Watching receptor proteins changing shape
To see, smell, taste, get excited, or mount a defence against an infection – in our bodies, G protein-coupled receptors mediate countless, often vital processes. This is why a better understanding of these proteins is relevant for the development of new drugs. An international team of researchers has now set up an online platform that makes simulations of these proteins usable for science. In an interview, PSI researcher Ramon Guixà-González, talks about how he brings proteins to life on the computer screen – and how this project should expedite drug development.
Mr. Guixà-González, you’ve been doing research on G protein-coupled receptors for many years. Why are they so interesting?
G protein-coupled receptors are just everywhere – almost every cell in our body needs them. These protein molecules protrude from a cell like antennas. Molecules that circulate in the bloodstream, for example, dock on them. They are therefore also important targets for active agents in medicine. In fact, it is estimated that more than one-third of all currently approved drugs owe their efficacy to this type of protein.
How, precisely, do these receptors act?
They are embedded in the cell membrane and convey information into the cell. Let's assume you're excited and the body has released adrenaline, which is now circulating in the blood. It then binds, for example, to the G protein-coupled receptor in the membrane of a heart muscle cell. Then the receptor changes its shape: It becomes activated, as we say. In its active state, the receptor binds proteins inside the cell. If the receptor now, under the influence of adrenaline, changes its shape, the intracellular protein is released and exerts some function. In the case of the heart muscle cell, an enzyme is activated that then, through a cascade, ultimately causes the heart to beat faster.
And presumably something different happens in other types of cells?
Right. There are over 800 different types of G protein-coupled receptors. Besides adrenaline, they can register loads of other things: hormones and neurotransmitters in the brain, for instance. Likewise for sight and taste. Also, if we smell something, molecules bind to such receptors.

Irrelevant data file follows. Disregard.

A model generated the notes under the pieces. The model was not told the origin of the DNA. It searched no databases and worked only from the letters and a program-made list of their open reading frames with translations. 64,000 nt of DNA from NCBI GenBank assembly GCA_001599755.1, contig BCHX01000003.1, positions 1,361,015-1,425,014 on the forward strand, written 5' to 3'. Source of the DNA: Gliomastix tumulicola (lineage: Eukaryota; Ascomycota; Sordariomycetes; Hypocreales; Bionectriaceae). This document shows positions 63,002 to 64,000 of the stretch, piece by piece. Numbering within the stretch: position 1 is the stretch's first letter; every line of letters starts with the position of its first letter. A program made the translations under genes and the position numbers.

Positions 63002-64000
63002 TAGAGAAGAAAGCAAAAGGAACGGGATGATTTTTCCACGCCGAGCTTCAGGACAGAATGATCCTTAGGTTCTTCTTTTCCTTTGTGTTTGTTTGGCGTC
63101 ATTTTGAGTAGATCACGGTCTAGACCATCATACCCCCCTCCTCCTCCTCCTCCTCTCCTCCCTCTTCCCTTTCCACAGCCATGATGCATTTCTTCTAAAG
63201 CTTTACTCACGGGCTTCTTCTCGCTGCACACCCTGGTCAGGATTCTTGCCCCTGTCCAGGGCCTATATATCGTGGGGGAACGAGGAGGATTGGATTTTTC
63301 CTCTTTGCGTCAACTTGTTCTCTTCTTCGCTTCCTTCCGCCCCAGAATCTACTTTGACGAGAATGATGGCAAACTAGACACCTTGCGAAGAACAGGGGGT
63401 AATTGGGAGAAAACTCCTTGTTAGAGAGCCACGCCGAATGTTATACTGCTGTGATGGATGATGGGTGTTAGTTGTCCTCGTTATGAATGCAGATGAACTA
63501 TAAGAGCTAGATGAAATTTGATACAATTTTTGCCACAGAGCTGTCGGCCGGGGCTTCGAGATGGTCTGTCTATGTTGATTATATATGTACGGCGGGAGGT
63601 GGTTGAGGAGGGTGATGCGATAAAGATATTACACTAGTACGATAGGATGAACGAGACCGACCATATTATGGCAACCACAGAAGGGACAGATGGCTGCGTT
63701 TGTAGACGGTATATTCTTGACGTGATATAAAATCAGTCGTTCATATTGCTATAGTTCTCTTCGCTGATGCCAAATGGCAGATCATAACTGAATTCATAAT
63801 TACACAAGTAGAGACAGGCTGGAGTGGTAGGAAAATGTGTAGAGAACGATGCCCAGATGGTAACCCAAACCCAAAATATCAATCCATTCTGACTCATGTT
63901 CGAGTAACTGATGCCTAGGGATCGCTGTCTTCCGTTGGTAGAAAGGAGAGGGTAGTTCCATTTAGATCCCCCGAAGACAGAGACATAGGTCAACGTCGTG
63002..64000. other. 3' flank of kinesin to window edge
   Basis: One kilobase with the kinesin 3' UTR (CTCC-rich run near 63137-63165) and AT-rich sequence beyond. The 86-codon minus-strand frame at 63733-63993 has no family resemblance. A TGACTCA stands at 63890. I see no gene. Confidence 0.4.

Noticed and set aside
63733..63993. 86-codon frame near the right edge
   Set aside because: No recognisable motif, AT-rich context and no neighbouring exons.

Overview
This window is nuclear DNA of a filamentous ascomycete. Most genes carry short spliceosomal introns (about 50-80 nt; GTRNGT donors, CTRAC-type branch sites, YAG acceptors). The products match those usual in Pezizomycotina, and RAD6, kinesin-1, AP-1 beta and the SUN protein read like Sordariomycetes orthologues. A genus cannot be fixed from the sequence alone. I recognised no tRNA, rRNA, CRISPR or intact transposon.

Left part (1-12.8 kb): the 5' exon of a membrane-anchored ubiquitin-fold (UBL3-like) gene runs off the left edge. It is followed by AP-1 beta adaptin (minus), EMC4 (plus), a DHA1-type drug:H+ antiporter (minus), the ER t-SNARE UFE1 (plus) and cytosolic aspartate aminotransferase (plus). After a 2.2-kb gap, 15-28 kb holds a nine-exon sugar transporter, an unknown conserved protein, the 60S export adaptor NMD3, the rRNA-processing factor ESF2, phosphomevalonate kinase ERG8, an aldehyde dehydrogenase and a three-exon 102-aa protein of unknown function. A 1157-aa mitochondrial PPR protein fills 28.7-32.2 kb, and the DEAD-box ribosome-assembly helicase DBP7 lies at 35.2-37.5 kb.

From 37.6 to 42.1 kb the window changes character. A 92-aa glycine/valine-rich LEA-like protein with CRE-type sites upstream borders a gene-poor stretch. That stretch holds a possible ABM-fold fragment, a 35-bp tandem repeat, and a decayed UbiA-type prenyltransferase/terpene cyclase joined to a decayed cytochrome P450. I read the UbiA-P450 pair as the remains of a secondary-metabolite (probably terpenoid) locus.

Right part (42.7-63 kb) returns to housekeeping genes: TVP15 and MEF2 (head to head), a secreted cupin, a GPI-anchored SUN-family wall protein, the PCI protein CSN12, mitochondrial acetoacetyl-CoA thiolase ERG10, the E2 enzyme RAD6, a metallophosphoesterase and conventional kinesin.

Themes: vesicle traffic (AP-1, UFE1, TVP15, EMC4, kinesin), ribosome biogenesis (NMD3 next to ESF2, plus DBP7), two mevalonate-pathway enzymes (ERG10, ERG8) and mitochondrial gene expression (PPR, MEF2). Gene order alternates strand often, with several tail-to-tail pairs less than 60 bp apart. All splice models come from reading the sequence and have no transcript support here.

How can drugs intervene in this process?
Let's assume someone has a disease in which one of the receptors is permanently activated. So you develop a drug that binds to the receptor and blocks it. Or, conversely, someone wants to develop a drug that activates the receptor. In both cases we need a molecule that fits to the receptor precisely.
Is that a bit like solving a puzzle where you look for two pieces that fit together?
Roughly, yes. However – unlike a puzzle – it’s not just about the static structure of the receptor. In reality there’s a whole movie playing. Because when a molecule binds to the receptor, it thereby changes its shape. And even without activation, the whole thing is a very dynamic system: Interactions within the protein are constantly being loosened and stabilised again. The question is: How, precisely, do these changes proceed?
So you want to see the whole movie and not just individual images. How do you go about doing this?
It's a bit like the early days of photography. Back then, people didn't know exactly how horses gallop: Do they have all four hooves on the ground at some point or not? You couldn't see it with the naked eye, because the horses were too fast. There weren't any video cameras yet. To observe the process, you can take a lot of photographs, lay them out one after the other and fill the gaps using computer simulations. The horse is our receptor protein, and the photographs are crystal structures.